no, there isnt really. but even if we started offshore drillin today, it would be years before we saw a drop of that at the pump. but if it wasnt so hard to build more refineries(theres about amillion miles of red tape and codes/regulations to adhere to), a large surplus would bring prices down.
  10. Jul 21, 2008 #9


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    Another problem is that most of the technology for this sort of drilling was developed in the North Sea - so you are going to either reinvent everythign or let a bunch of Scots and Norwegians in!
  11. Jul 21, 2008 #10
    Norwegians at least bring Metal (music) with them. What are the Scots good for?
  12. Jul 24, 2008 #11


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    If that is true it is a very good argument for drilling, as absent drilling the implication is vastly higher oil prices than with.

    Could you explain why you think the future expected supply of oil does not effect today's price? Anyone can go buy a futures contract for 2013 oil, on common markets, this instant. One can buy future oil further out than that through less accessible methods.
  13. Jul 24, 2008 #12
  14. Jul 24, 2008 #13


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    Light crude dipped to $123 on Nymex today, a $24 drop from the peak a few days ago. Smells like correction time.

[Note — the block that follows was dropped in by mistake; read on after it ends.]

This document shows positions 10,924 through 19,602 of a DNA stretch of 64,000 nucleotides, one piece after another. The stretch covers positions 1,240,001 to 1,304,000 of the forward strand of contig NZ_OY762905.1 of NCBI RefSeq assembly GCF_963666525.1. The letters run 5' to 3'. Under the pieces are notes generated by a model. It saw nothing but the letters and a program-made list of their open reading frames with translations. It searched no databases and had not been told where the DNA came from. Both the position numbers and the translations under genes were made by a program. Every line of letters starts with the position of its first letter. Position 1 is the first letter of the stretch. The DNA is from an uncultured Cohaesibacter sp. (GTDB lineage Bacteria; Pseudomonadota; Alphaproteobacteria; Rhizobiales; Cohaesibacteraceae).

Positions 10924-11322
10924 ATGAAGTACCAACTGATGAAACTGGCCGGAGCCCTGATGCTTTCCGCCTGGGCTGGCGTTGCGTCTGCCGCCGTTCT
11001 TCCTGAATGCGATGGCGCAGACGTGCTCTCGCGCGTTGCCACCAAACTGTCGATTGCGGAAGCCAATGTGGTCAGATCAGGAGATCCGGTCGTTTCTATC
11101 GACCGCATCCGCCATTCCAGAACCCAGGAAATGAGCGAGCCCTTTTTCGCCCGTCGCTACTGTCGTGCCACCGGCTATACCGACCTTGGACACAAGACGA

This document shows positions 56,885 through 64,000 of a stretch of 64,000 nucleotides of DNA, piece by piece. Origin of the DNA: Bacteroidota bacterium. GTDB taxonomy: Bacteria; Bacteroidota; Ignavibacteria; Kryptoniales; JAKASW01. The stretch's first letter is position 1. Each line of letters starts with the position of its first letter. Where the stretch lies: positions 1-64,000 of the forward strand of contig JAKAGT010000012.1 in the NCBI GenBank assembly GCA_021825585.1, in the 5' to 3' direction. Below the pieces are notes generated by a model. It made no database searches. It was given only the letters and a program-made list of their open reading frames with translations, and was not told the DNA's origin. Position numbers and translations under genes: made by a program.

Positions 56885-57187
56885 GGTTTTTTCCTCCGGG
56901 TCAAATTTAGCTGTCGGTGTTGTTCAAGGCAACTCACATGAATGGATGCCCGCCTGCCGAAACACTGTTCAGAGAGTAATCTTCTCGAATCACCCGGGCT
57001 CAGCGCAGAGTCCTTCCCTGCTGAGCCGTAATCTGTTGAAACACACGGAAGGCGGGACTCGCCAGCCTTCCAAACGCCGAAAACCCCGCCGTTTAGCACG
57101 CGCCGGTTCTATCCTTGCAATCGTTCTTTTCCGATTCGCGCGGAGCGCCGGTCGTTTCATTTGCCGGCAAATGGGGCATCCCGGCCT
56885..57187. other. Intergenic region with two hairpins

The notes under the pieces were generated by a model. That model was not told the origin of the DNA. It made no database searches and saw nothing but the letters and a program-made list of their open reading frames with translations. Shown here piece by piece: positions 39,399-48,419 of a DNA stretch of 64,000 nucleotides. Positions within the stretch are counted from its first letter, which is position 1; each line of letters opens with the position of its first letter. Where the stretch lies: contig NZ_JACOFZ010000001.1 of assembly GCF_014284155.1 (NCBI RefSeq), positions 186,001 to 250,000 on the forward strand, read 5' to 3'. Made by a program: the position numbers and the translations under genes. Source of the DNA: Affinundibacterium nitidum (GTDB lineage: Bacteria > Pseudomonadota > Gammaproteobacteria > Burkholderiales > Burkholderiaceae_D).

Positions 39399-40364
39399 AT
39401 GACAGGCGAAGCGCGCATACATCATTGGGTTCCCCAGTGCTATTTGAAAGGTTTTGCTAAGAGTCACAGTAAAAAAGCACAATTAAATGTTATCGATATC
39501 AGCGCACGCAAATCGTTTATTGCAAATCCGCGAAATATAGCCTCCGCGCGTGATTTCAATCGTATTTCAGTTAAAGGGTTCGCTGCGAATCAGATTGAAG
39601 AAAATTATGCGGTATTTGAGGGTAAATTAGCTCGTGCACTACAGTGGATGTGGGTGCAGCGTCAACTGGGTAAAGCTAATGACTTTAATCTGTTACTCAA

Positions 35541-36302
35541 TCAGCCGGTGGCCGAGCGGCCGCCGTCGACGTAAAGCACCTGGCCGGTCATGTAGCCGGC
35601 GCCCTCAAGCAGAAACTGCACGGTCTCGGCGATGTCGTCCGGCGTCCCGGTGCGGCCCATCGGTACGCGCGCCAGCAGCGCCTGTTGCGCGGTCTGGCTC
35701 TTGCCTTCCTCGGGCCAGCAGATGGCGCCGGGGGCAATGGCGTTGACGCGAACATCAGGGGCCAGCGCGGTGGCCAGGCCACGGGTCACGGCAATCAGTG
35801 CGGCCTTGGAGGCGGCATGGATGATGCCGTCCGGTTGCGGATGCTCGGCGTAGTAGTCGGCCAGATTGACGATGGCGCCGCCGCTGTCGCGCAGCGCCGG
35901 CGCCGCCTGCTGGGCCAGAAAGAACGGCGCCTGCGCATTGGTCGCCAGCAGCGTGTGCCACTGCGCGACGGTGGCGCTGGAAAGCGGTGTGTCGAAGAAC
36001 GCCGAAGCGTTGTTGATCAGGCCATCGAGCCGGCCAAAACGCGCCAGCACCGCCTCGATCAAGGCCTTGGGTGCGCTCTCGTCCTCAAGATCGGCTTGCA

15. Jul 24, 2008 #14


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    I was going to say they always have a copy of 'Braveheart' in the pocket ready to go.
  16. Jul 24, 2008 #15


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    And on the other hand, I have seen nothing concrete that says the announcement of drilling will help drop prices.

    After all, the announcement of additional oil from Iraq last month (more than we'd get from ANWR, and much sooner too) did absolutely nothing to drop prices. What does seem to help though is declining demand from economic conditions.

    So what do all the economic experts predict? Is there anyone out there with better credentials than Rep. Don Young that talks quantitatively about the effect on prices of drilling announcements? Last I checked, "they" didn't have a consensus on how big a role is played by speculation, and how much is driven purely by demand.
  17. Jul 24, 2008 #16
  18. Jul 24, 2008 #17
    In recent years the big oil companies despite making windfall profits have not shown much of an interest in oil exploration.

    http://ap.google.com/article/ALeqM5jdMq36pfzhyHeyexEU51JX5sr1egD922FK000 [Broken]
    Last edited by a moderator: May 3, 2017
  19. Jul 28, 2008 #18
    Personally, lifting these bans is only a short term fix at best. The United States already peaked in oil production back in 1970, just as Hubbert predicted it would. Getting oil out of places we couldn't before like ANWR isn't going to do much for the U.S. addiction to it considering 35% of our supply is imported. Right now, demand is the problem and prices are the only thing that's repulsing it right now. Demand could totally strip supply and plus, anything we don't use will probably be mopped up by countries eager to develop.
  20. Jul 28, 2008 #19


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  21. Jul 28, 2008 #20


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    A short term fix is just what is needed: a 10-40 year bridge over to better nuclear and renewable power.